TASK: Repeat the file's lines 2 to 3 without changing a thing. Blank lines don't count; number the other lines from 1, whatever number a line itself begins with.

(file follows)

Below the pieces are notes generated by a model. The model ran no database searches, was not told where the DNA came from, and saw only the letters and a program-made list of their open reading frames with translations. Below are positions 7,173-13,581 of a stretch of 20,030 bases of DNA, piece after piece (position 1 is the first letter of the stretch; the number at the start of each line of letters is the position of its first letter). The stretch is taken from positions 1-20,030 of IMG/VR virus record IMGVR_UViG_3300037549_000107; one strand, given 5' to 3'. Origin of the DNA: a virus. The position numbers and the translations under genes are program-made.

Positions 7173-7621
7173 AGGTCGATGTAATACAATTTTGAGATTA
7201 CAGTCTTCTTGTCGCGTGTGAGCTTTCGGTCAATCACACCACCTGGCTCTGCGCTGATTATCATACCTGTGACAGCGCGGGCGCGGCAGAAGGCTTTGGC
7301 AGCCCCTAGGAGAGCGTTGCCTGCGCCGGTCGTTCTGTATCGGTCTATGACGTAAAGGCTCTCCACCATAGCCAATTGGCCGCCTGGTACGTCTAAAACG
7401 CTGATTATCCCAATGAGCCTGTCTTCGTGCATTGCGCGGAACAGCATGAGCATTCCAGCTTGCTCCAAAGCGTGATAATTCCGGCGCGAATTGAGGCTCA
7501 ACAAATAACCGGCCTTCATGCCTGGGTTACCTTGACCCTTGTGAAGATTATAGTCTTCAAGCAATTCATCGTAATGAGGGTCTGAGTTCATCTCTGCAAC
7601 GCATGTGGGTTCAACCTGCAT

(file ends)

Positions 7173-7621
7173 AGGTCGATGTAATACAATTTTGAGATTA